Neuroimaging Biomarkers Predicting the Efficacy of Multimodal Rehabilitative Intervention in the Alzheimer’s Dementia Continuum Pathology

Sonia Di Tella*, Monia Cabinio, Sara Isernia, Valeria Blasi, Federica Rossetto, Francesca Lea Saibene, Margherita Alberoni, Maria Caterina Silveri, Sandro Sorbi, Mario Clerici, Francesca Baglio

*Autore corrispondente per questo lavoro

Risultato della ricerca: Contributo in rivistaArticolo in rivista

Abstract

In this work we aimed to identify neural predictors of the efficacy of multimodal rehabilitative interventions in AD-continuum patients in the attempt to identify ideal candidates to improve the treatment outcome. Subjects in the AD continuum who participated in a multimodal rehabilitative treatment were included in the analysis [n = 82, 38 Males, mean age = 76 ± 5.30, mean education years = 9.09 ± 3.81, Mini Mental State Examination (MMSE) mean score = 23.31 ± 3.81]. All subjects underwent an MRI acquisition (1.5T) at baseline (T0) and a neuropsychological evaluation before (T0) and after intervention (T1). All subjects underwent an intensive multimodal cognitive rehabilitation (8–10 weeks). The MMSE and Neuropsychiatric Inventory (NPI) scores were considered as the main cognitive and behavioral outcome measures, and Delta change scores (T1–T0) were categorized in Improved (ΔMMSE > 0; ΔNPI < 0) and Not Improved (ΔMMSE ≤ 0; ΔNPI ≥ 0). Logistic Regression (LR) and Random Forest classification models were performed including neural markers (Medial Temporal Brain; Posterior Brain (PB); Frontal Brain (FB), Subcortical Brain indexes), neuropsychological (MMSE, NPI, verbal fluencies), and demographical variables (sex, age, education) at baseline. More than 50% of patients showed a positive effect of the treatment (ΔMMSE > 0: 51%, ΔNPI < 0: 52%). LR model on ΔMMSE (Improved vs. Not Improved) indicate a predictive role for MMSE score (p = 0.003) and PB index (p = 0.005), especially the right PB (p = 0.002) at baseline. The Random Forest analysis correctly classified 77% of cognitively improved and not improved AD patients. Concerning the NPI, LR model on ΔNPI (Improved vs. Not Improved) showed a predictive role of sex (p = 0.002), NPI (p = 0.005), PB index (p = 0.006), and FB index (p = 0.039) at baseline. The Random Forest reported a classification accuracy of 86%. Our data indicate that cognitive and behavioral status alone are not sufficient to identify best responders to a multidomain rehabilitation treatment. Increased neural reserve, especially in the parietal areas, is also relevant for the compensatory mechanisms activated by rehabilitative treatment. These data are relevant to support clinical decision by identifying target patients with high probability of success after rehabilitative programs on cognitive and behavioral functioning.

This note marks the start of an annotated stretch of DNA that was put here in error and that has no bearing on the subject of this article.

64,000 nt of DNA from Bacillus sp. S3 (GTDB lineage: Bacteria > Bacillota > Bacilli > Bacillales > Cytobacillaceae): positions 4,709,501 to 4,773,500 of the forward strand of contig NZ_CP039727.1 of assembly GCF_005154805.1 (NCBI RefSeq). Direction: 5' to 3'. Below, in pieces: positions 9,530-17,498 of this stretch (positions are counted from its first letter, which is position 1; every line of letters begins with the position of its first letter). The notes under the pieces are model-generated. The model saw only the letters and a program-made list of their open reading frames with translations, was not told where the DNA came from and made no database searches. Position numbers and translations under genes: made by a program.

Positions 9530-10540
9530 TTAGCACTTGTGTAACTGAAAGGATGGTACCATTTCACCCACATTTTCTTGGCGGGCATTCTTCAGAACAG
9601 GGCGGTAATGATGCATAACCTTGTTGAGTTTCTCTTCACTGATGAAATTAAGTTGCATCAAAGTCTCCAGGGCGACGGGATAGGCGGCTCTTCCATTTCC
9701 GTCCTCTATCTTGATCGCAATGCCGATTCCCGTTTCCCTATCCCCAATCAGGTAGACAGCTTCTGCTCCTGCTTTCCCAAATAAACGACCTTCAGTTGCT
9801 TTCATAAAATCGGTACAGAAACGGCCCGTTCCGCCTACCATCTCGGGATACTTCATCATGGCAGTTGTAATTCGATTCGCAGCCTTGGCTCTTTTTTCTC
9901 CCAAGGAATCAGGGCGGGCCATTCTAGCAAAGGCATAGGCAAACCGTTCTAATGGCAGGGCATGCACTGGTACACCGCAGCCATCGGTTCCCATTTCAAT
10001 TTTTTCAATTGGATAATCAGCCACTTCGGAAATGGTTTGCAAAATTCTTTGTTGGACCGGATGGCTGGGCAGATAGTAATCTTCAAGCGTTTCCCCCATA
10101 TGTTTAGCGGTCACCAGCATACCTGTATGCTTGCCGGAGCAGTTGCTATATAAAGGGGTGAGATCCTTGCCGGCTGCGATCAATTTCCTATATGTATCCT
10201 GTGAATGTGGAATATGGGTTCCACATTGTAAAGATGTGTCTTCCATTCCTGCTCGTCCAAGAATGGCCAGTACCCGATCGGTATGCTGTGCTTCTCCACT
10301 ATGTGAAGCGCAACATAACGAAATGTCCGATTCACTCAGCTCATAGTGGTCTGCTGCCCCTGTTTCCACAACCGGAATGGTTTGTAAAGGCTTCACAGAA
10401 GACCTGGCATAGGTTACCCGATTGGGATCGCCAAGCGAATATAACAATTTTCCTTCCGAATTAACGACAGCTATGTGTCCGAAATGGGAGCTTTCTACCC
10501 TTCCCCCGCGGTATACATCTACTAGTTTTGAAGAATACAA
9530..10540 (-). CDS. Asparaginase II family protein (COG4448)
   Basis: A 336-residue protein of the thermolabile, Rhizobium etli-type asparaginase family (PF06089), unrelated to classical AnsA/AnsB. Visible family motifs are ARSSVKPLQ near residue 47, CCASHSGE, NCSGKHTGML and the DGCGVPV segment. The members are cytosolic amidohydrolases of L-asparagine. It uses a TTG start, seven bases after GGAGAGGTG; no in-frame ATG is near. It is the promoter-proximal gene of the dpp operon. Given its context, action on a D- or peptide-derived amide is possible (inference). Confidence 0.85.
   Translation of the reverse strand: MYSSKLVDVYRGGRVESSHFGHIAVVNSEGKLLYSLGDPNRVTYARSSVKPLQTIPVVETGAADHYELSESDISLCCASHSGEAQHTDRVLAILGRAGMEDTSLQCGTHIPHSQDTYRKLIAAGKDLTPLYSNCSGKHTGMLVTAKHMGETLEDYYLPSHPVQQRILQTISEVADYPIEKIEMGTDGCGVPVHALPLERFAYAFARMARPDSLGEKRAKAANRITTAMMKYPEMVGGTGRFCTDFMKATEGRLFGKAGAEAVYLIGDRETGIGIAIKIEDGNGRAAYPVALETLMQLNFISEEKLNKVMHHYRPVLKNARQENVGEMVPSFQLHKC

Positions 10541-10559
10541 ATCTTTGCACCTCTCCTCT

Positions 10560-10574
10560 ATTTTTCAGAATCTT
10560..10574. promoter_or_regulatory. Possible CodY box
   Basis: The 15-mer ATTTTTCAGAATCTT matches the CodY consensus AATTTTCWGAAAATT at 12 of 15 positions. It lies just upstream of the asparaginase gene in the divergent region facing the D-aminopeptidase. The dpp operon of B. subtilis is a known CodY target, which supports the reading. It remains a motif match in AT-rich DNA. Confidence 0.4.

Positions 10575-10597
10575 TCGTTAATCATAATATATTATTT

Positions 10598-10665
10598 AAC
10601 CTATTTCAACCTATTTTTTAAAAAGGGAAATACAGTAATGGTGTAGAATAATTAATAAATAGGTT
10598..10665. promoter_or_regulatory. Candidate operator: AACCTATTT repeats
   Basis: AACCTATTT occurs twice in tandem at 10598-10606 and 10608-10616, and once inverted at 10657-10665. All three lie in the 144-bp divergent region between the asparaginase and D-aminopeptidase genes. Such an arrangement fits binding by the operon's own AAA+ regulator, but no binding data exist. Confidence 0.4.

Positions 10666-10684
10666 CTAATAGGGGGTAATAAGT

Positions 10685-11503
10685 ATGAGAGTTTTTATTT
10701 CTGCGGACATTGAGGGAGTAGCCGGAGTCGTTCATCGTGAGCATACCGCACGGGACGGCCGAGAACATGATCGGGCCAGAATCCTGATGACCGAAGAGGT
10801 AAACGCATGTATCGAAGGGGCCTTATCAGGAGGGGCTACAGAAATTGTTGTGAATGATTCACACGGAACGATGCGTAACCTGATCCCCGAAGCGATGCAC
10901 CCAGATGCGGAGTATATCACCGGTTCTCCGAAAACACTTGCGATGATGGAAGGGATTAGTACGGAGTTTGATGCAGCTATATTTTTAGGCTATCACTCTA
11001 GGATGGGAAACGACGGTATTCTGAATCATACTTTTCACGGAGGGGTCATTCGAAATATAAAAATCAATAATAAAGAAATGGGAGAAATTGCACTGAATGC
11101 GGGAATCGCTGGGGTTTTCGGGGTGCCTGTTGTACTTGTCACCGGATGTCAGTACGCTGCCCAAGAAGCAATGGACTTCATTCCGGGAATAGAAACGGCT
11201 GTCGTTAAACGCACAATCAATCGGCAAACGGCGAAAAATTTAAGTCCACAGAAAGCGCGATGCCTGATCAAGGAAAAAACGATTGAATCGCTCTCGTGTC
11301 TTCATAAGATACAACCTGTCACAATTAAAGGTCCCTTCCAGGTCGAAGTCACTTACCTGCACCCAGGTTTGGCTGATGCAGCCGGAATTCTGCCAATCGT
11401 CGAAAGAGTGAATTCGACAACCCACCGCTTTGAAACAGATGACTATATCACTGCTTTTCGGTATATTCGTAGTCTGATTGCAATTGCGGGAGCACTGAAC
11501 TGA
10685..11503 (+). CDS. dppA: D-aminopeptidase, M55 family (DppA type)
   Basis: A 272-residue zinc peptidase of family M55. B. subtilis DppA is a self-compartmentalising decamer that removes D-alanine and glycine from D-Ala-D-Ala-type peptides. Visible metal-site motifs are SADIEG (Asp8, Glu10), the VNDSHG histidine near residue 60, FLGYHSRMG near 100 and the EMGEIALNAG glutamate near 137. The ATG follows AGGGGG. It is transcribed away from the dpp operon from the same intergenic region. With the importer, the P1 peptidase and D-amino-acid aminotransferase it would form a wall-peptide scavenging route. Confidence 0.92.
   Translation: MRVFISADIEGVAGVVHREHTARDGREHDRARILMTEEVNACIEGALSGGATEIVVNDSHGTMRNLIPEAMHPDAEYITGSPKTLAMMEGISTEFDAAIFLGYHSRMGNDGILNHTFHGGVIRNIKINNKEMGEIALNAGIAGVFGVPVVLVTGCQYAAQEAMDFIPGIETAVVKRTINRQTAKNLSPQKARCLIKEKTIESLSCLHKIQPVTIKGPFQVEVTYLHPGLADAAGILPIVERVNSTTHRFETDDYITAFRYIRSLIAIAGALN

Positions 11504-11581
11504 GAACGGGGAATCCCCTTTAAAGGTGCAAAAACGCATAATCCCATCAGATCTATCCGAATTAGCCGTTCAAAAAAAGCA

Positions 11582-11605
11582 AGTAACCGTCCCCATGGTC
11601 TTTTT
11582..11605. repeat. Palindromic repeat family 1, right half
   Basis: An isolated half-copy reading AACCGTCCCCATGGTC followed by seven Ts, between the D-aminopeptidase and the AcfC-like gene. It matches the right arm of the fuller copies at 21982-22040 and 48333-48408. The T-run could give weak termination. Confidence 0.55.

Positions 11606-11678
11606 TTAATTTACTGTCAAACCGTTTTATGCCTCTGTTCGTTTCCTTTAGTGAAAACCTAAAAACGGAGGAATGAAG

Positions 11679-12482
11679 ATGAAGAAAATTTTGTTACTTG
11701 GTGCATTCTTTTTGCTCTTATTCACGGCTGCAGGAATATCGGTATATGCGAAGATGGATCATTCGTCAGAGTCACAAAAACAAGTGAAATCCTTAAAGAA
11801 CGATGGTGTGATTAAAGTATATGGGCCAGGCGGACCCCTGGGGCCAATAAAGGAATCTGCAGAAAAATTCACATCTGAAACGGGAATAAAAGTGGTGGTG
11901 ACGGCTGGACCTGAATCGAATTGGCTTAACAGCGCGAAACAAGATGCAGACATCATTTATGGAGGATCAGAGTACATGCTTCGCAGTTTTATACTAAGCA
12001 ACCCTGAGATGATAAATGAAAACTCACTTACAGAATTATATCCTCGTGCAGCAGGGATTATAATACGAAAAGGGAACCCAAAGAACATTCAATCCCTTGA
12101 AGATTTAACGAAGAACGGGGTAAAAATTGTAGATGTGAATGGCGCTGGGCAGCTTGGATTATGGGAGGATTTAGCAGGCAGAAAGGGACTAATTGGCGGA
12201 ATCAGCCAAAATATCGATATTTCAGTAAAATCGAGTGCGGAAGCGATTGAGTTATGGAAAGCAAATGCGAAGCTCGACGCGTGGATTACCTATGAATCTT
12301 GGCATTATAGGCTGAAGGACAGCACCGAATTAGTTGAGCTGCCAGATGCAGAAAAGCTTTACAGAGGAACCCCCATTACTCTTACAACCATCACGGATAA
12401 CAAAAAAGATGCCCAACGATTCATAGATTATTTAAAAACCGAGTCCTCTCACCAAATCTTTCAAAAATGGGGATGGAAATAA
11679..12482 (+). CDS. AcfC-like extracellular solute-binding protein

Lingua originaleEnglish
pagine (da-a)735508-N/A
RivistaFrontiers in Aging Neuroscience
Volume13
DOI
Stato di pubblicazionePubblicato - 2021

Keywords

  • MRI
  • biomarker
  • brain reserve
  • cognitive reserve
  • dementia
  • neurodegenerative diseases
  • rehabilitation

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